This is why I believe Christian feminism is of central necessity to the LGBT community and to the dialog with non-affirming Christians and churches. Without feminist theology, without people arguing against misogynistic interpretations of Scripture, affirming allies and queer Christians are going to be left spinning their wheels in the mud. The argument that biblical writers condemned gay sex not because of anything inherent to gay sex but because of misogyny isn’t going to get anywhere as long as so many conservatives are running around believing that misogynistic views of women and marriage are biblical.

We can’t afford to assume that anti-LGBT theologians agree with us on this. The second they encounter people like Matthew or Kathy saying that the submissive role for women is “clearly offensive” they’re going to roll their eyes and stop listening, because complementarianism is the only construct they have for understanding male-female relationships. Not only that, but they’ll be comfortable dismissing affirming arguments as unbiblical. In order to persuade anti-LGBT Christians, we have to address their assumptions (like heteronormativity), not just the arguments surrounding a mere six passages of Scripture.

Photo by Simon Powell.
Feminism, Social Issues

but Jesus never mentioned gay people

A few years ago, a friend of mine put up a link on Facebook with the a title something like “Every Verse Where Jesus Talks about Homosexuality.” Puzzled, I clicked through … only to get a completely blank page, with nothing but the title. And some ads, because, y’know, capitalism. I laughed, especially when I saw a number of confused people commenting on the facebook post, wondering why the page wouldn’t load. I think it’s one of the few click-bait articles I’ve ever enjoyed, mostly because I enjoy pointed humor.

But, while I enjoyed the joke, I’ve always been bothered by people who attempt to make this argument seriously, and why as much as I appreciate Matthew Vines‘ work, I’m curious how sustainable an approach like “the Bible doesn’t truly address sexual orientation” actually is. While on a personal level I find the interpretations offered by people like Dr. Brownson encouraging and compelling, I’m wondering if perhaps they’re starting the argument in the wrong place.

I don’t think the problem with the conservative Christian approach to LGBT people is their interpretation of the “clobber passages” like Romans 1. I think the problem is that they are approaching the whole work of Scripture with a heteronormative lens; except, in the case of conservative Christians they don’t see heteronormativity as a social construct but as a holy and inspired part of Scripture.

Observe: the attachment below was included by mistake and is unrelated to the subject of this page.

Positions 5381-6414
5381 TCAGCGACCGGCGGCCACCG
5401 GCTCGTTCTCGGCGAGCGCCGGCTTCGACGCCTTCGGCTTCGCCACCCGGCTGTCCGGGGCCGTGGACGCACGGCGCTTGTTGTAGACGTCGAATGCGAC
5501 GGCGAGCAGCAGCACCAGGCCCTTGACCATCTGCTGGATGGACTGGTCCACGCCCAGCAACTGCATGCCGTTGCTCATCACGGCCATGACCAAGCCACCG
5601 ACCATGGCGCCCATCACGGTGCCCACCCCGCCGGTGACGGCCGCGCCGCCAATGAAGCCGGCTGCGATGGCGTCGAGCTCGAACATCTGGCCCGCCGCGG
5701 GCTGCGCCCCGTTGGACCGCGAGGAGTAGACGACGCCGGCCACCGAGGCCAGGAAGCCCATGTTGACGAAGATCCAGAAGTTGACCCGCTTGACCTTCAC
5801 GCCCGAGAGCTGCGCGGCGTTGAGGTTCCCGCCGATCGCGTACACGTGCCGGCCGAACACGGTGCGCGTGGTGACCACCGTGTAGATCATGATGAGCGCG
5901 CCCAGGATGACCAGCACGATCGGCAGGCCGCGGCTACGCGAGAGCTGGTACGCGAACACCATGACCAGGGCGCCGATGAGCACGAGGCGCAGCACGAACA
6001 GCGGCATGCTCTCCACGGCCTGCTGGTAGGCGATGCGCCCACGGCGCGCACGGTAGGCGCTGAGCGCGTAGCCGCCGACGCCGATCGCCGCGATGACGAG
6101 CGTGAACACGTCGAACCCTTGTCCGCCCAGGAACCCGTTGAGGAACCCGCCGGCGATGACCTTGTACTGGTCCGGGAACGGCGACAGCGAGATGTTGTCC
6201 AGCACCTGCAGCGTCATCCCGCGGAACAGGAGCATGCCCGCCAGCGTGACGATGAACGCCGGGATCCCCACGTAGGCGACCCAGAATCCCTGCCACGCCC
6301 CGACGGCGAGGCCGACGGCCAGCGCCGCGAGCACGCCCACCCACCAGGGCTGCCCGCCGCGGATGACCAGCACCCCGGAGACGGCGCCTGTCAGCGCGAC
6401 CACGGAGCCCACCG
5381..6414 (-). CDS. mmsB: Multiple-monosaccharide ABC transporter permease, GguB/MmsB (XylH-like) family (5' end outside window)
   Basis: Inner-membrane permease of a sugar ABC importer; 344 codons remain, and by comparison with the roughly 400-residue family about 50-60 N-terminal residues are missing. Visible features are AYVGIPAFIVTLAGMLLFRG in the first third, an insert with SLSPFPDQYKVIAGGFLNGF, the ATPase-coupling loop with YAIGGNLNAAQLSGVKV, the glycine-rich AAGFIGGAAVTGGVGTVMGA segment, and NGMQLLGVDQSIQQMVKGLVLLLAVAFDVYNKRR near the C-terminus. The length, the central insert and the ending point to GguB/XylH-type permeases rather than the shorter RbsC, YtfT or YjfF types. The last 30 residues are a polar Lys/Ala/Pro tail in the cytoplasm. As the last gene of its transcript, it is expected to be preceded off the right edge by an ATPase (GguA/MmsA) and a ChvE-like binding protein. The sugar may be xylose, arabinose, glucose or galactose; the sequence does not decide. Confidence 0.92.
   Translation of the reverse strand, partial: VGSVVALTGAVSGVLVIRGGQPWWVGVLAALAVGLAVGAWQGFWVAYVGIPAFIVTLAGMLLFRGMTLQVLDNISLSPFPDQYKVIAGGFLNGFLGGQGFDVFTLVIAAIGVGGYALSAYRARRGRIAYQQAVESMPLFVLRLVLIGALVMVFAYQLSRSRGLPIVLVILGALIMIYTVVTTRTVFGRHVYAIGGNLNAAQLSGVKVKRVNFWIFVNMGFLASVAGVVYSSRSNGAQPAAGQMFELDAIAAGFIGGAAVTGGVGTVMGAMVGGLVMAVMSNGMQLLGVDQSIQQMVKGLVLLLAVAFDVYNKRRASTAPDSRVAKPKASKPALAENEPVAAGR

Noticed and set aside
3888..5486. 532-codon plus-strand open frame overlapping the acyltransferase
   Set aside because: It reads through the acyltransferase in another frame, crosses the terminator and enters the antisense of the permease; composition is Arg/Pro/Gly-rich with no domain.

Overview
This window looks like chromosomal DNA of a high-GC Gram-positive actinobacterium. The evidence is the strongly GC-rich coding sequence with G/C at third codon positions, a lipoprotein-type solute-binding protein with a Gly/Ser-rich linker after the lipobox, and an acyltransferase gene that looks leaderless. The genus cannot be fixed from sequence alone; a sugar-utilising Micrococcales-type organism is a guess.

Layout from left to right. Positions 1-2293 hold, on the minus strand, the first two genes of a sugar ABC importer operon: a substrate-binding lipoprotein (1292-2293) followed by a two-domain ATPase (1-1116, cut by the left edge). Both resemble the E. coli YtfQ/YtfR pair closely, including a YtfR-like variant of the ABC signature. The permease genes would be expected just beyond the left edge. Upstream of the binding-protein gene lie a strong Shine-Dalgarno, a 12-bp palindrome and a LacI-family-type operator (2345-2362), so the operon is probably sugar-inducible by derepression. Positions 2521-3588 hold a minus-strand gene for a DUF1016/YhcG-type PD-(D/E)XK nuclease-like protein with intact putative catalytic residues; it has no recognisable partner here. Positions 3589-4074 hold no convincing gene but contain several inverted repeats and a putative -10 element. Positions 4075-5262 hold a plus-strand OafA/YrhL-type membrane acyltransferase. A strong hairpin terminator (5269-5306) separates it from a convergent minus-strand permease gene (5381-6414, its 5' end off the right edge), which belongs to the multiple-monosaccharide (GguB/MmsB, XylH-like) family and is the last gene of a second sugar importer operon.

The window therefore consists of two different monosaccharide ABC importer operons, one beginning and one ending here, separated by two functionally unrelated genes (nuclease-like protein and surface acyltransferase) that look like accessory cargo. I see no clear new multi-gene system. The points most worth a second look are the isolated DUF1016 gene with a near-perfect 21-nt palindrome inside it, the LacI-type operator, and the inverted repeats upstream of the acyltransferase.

When I read the Bible and notice that there’s an awful lot of husbands and wives, I attribute that to heteronormativity. Yes it’s “Adam and Eve, not Adam and Steve,” but that doesn’t mean anything significant concerning my sexual orientation. Just because biblical writers  included Mary and Joseph, Isaac and Rebecca, Jacob and Leah and Rachel, Abraham and Sarah, Elizabeth and Zachariah, et al, doesn’t automatically lead to the conclusion that God intended for only straight couples to be blessed and for all gay couples to be condemned as an abomination. It was just “a matter of course” for the writers, just like nearly every single romance novel in Barnes & Noble features straight people.

It was the way the writers saw the world, and now we as a society have progressed. Gay people and their relationships are more visible now, and we’re starting to see this reflected in our media, like in Glee or Modern Family. I am hopeful that one day it will be a completely normal thing for a major epic fantasy series to lead with a queer protagonist, just like I’m hopeful that books with female leads won’t be considered “for girls only” or “chick lit” someday.

However, for the conservative Christian, this view of the relationships and marriages in the Bible puts me solidly into the territory of “not respecting the Bible.” Many Christians hold to positions like inerrancy and infallibility and inspiration, and when you combine all of that in the typical evangelical, what you’re going to get is someone who believes that heterosexual marriage is sacrosanct and the only kind ordained by God … because, in the Bible, that’s certainly true. There are no gay marriages in the Bible, and no one is ever going to convince a conservative Christian that David and Jonathan where gay for each other.